ENVIRONMENTAL activists will take to the streets on bicycles tomorrow as part of a campaign to show their support for new cycle lanes.

Extinction Rebellion are holding a socially-distanced “bike swarm” in Brighton alongside local campaign group Bricycles to coincide with World Car Free Day.

Cyclists will meet at The Level at 5.30pm to set off at 6pm to cycle through the city in a colourful procession with sound systems and flags. 

The group is asking participants to wear face coverings, to use hand sanitiser and to keep a safe distance from others at all times.

Campaigners will then take to the seafront for a People’s Assembly, with Extinction Rebellion Brighton inviting councillors to get involved with a discussion on how to make Brighton safer for cyclists.

The Argus:

Mimi Pellew, a member of Extinction Rebellion who lives in  Brighton, said: “Government data shows that pedestrians and people cycling are twice as likely to be killed or seriously injured in a road traffic accident in Brighton than car drivers.

“Something has gone badly wrong in our city if the healthy, environmentally-friendly travel option is also the more dangerous one.

“There’s also no route to reducing pollution, which kills dozens prematurely every year in Brighton, and tackling climate change that doesn’t involve encouraging people out of their cars.

“It’s worth noting that, as well as causing premature deaths under normal circumstances, pollution leads to worse outcomes for Covid-19 patients.

“The case for improved, safe cycling and walking infrastructure is overwhelming. We’re happy the council have begun to make progress with the new temporary cycle lanes.

“We now need to build on this and work towards a city-wide network.

“This cycle ride demonstrates the strength and breadth of support for active travel measures in Brighton.”

The Argus:

The new cycle lane schemes in the city, which include lanes on the A259 seafront road and in Old Shoreham Road, has been controversial.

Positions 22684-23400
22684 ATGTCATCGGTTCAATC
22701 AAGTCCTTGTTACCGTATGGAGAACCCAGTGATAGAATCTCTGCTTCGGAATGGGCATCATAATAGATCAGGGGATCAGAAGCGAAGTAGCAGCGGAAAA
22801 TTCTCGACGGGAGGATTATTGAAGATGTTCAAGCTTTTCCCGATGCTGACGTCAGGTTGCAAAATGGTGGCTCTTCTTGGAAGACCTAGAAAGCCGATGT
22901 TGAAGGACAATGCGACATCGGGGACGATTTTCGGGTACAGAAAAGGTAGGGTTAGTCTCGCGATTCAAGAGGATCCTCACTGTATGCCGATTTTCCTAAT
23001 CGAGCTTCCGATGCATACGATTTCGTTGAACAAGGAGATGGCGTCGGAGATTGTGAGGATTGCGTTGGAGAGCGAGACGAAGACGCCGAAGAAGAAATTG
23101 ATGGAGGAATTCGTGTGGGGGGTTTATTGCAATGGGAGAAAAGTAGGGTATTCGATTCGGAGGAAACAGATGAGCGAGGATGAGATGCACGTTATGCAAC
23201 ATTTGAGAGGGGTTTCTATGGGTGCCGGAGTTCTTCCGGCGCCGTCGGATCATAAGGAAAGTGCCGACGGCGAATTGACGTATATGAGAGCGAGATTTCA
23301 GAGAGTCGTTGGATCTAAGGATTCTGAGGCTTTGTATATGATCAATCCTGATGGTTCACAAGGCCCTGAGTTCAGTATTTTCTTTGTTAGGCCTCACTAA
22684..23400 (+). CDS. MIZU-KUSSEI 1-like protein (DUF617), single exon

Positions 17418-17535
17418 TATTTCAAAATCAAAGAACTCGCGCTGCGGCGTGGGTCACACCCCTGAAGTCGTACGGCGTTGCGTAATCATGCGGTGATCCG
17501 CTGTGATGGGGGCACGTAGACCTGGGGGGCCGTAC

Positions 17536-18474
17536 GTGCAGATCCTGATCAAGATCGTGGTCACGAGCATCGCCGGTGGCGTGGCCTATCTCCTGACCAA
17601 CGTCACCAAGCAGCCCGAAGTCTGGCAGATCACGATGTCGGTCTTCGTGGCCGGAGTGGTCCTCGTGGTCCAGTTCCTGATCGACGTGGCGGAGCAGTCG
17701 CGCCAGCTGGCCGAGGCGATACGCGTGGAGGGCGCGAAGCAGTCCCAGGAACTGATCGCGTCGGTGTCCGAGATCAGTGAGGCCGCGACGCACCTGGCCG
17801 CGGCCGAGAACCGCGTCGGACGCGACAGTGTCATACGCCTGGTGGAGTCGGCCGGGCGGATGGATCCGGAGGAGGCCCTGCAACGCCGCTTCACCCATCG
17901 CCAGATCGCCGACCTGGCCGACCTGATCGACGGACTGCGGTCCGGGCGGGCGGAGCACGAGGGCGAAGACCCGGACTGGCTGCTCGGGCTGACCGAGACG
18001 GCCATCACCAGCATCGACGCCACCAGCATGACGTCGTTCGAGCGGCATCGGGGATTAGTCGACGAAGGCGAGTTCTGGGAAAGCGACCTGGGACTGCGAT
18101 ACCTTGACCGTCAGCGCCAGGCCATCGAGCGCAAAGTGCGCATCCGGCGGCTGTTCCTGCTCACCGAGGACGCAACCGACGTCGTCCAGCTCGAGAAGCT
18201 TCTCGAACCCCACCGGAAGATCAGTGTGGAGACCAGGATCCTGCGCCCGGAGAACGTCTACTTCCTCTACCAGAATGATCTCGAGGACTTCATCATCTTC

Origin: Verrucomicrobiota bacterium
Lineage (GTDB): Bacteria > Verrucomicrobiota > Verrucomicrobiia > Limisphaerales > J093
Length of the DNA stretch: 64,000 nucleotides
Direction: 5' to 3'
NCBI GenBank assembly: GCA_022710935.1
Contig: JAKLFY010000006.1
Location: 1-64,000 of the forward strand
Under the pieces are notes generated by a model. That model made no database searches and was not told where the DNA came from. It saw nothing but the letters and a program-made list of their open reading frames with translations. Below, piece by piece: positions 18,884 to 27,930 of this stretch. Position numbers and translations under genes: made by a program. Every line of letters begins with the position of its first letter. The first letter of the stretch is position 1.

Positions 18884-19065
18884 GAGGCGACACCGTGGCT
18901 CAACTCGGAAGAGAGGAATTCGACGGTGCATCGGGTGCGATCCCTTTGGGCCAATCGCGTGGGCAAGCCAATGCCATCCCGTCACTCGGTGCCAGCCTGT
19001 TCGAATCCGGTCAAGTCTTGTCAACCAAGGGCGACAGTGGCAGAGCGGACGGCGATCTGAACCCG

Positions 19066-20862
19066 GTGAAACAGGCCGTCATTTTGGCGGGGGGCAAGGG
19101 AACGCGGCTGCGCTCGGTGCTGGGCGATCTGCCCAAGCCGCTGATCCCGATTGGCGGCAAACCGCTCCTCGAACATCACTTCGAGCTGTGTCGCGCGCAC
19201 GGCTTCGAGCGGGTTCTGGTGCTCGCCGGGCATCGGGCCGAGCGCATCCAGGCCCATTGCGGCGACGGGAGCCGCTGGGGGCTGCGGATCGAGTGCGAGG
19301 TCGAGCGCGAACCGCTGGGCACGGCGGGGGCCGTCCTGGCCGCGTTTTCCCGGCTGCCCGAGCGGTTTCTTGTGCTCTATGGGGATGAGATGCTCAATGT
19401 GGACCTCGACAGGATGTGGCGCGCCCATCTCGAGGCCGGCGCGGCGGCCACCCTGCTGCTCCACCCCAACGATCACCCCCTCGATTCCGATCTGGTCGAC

The current measures were introduced earlier this year by Brighton and Hove City Council, then under Labour control, after central government provided funding to adapt infrastructure and promote active travel amid the coronavirus crisis.

While levels of motor traffic fell significantly during lockdown, the number of people choosing to cycle or walk increased.

The new Green administration has asked the government for £2,680,000 to establish four more cycle lanes in the city in the second tranche of bidding.

Proposals include an extension of the current cycle lane in Old Shoreham Road and an extension of the westbound segregated cycle lane on the A259 seafront road.

A new cycle lane on the A259 Marine Parade between the Palace Pier and Duke’s Mound is also proposed, as well as widening an existing cycle lane from the A23 London Road.

Earlier this month, Labour councillors called on the Greens to pause plans to extend the lanes and hold further consultation.

The Argus:

Critics of the cycle lanes have said they are causing delays to bus services and increasing congestion since lockdown rules were eased, particularly on the A259 seafront road.

Last month, the council removed part of the A259 lane from the Aquarium roundabout to West Street due to congestion, just a week after the scheme was introduced.

The Argus: Cllr Pete West. Photo: Nick Ford PhotographyCllr Pete West. Photo: Nick Ford Photography

Green councillor Pete West, former lead member for transport, resigned from his role last week in spearheading the rollout of new lanes across the city after a backlash against the scheme.

Cllr West has stood aside from the role as joint chairman of the Environment, Transport and Sustainability Committee and Councillor Amy Heley will now take on the role in full.

Cllr West remains in his role as councillor for the St Peter’s and North Laine ward.